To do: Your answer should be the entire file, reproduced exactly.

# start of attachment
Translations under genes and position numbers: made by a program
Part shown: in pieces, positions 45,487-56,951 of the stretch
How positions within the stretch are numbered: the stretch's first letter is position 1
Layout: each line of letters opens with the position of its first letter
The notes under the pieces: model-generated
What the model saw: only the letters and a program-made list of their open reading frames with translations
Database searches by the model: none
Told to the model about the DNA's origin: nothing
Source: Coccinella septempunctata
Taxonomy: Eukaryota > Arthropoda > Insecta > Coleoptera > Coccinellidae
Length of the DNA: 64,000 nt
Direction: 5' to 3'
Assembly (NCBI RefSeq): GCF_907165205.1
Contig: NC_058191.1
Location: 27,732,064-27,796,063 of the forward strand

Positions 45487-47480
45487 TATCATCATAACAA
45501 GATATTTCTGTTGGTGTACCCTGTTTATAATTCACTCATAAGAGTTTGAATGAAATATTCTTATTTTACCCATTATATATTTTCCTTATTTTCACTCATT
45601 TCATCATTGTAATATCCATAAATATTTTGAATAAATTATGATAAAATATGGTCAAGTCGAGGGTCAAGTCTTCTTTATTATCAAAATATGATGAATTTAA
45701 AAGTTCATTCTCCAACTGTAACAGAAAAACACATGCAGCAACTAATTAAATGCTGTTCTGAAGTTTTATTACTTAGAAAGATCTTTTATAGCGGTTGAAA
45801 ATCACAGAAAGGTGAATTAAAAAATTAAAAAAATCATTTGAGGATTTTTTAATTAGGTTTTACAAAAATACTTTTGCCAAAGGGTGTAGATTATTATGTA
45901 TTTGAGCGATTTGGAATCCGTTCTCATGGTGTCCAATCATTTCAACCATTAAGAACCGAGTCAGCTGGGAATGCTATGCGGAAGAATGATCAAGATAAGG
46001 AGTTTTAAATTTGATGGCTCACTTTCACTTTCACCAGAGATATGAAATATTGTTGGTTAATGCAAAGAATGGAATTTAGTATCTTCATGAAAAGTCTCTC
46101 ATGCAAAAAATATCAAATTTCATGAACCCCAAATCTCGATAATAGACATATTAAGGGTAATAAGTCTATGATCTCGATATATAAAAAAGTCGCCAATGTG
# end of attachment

Translations under genes and position numbers: made by a program
Part shown: in pieces, positions 45,487-56,951 of the stretch
How positions within the stretch are numbered: the stretch's first letter is position 1
Layout: each line of letters opens with the position of its first letter
The notes under the pieces: model-generated
What the model saw: only the letters and a program-made list of their open reading frames with translations
Database searches by the model: none
Told to the model about the DNA's origin: nothing
Source: Coccinella septempunctata
Taxonomy: Eukaryota > Arthropoda > Insecta > Coleoptera > Coccinellidae
Length of the DNA: 64,000 nt
Direction: 5' to 3'
Assembly (NCBI RefSeq): GCF_907165205.1
Contig: NC_058191.1
Location: 27,732,064-27,796,063 of the forward strand

Positions 45487-47480
45487 TATCATCATAACAA
45501 GATATTTCTGTTGGTGTACCCTGTTTATAATTCACTCATAAGAGTTTGAATGAAATATTCTTATTTTACCCATTATATATTTTCCTTATTTTCACTCATT
45601 TCATCATTGTAATATCCATAAATATTTTGAATAAATTATGATAAAATATGGTCAAGTCGAGGGTCAAGTCTTCTTTATTATCAAAATATGATGAATTTAA
45701 AAGTTCATTCTCCAACTGTAACAGAAAAACACATGCAGCAACTAATTAAATGCTGTTCTGAAGTTTTATTACTTAGAAAGATCTTTTATAGCGGTTGAAA
45801 ATCACAGAAAGGTGAATTAAAAAATTAAAAAAATCATTTGAGGATTTTTTAATTAGGTTTTACAAAAATACTTTTGCCAAAGGGTGTAGATTATTATGTA
45901 TTTGAGCGATTTGGAATCCGTTCTCATGGTGTCCAATCATTTCAACCATTAAGAACCGAGTCAGCTGGGAATGCTATGCGGAAGAATGATCAAGATAAGG
46001 AGTTTTAAATTTGATGGCTCACTTTCACTTTCACCAGAGATATGAAATATTGTTGGTTAATGCAAAGAATGGAATTTAGTATCTTCATGAAAAGTCTCTC
46101 ATGCAAAAAATATCAAATTTCATGAACCCCAAATCTCGATAATAGACATATTAAGGGTAATAAGTCTATGATCTCGATATATAAAAAAGTCGCCAATGTG